- To Comply with Superior Court Rule 26(b)(4) Regarding Expert Disclosures, Party Does Not Need Formal Report But Does Need to Identify the Expert, His/Her Opinion, and Bases For Opinion so Opposing Party Has Adequate Notice of Expected Testimony.
- April 27, 2017
- Law Firm: Marshall Dennehey Warner Coleman Goggin P.C. - Philadelphia Office
Winn v. Clements, No. N15C-01-124 VLM, 2017 Del. Super. LEXIS 95 (Del. Super. Ct. Feb. 27, 2017)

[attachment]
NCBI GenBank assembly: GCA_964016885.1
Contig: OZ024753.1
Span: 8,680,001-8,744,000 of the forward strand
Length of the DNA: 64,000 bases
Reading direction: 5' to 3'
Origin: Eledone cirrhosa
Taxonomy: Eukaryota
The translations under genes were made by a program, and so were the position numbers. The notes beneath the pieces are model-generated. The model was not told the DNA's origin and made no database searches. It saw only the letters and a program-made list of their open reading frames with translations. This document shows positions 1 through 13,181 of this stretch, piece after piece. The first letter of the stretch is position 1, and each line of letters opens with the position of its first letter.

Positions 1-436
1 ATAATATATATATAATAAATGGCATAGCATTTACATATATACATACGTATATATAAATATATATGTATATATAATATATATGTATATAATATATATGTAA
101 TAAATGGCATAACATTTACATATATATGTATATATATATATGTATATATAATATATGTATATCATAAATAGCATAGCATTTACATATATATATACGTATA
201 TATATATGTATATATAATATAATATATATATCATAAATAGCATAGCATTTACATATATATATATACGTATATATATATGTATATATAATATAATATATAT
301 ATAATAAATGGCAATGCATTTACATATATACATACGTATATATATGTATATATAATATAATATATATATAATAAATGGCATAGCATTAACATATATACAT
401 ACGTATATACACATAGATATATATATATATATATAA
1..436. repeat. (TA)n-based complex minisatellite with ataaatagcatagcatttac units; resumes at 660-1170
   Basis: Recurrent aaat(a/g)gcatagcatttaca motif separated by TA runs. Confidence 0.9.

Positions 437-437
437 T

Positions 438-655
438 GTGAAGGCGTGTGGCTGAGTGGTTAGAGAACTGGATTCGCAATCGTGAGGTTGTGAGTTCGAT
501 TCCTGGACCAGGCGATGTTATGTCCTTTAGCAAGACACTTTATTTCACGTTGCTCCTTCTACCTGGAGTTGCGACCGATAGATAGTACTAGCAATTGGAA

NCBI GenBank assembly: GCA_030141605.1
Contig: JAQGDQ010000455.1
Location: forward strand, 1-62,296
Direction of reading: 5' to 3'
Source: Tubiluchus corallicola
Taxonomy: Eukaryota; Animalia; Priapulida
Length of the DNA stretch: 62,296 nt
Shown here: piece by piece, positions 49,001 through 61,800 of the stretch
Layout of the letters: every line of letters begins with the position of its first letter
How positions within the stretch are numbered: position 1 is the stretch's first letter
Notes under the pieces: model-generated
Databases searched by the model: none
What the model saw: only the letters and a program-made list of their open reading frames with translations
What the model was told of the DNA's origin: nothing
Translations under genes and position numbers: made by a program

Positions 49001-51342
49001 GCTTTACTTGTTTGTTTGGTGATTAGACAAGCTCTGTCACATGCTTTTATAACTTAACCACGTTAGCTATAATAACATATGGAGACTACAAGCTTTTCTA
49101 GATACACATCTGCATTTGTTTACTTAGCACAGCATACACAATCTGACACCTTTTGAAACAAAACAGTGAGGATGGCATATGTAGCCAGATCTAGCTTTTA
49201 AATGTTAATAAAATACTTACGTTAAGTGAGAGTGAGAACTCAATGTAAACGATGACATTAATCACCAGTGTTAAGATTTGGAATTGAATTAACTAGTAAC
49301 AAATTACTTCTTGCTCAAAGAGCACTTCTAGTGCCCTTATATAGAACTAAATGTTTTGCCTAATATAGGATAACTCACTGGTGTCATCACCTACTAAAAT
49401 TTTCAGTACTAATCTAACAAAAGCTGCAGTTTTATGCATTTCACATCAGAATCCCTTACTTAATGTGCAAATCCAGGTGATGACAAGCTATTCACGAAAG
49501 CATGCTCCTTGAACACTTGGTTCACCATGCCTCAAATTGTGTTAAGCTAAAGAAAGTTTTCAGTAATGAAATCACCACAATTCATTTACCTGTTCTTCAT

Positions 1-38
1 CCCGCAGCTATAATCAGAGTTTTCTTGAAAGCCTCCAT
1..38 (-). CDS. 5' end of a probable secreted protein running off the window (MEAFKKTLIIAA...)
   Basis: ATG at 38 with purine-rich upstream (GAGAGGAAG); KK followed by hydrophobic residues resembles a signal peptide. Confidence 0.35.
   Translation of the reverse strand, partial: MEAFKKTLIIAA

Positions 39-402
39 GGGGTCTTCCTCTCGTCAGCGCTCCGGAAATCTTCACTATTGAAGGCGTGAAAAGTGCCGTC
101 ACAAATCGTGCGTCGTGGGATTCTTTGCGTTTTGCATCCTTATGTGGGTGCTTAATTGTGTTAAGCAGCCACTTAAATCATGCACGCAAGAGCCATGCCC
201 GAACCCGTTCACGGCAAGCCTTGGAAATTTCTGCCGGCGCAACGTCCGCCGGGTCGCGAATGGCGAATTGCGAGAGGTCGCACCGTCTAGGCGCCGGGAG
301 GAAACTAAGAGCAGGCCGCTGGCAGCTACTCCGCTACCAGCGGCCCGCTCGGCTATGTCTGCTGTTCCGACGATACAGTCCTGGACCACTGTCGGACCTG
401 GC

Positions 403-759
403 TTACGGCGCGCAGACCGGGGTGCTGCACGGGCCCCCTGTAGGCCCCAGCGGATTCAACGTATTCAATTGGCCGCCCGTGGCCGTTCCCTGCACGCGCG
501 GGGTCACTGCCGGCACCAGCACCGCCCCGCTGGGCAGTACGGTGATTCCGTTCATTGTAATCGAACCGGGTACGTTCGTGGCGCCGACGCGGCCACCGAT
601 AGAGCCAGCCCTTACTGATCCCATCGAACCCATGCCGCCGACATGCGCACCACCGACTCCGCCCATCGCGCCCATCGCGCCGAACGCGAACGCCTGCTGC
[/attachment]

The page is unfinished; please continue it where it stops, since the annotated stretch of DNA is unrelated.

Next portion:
In August 2016, the plaintiff’s counsel e-mailed defense counsel a list of topics he expected the plaintiff’s medical expert to testify about at trial. The e-mail was sent before the plaintiff’s deadline to disclose “expert reports (or Rule 26(b)(4) disclosures)” under the applicable Scheduling Order. Three months after the deadline expired, the defendant filed a motion for summary judgment, arguing the e-mail alone was insufficient to meet the plaintiff’s prima facie burden of establishing causation and damages. The court disagreed, distinguished prior case law, and held that the e-mail disclosure was sufficient to satisfy Rule 26(b)(4). The defendant’s motion was denied.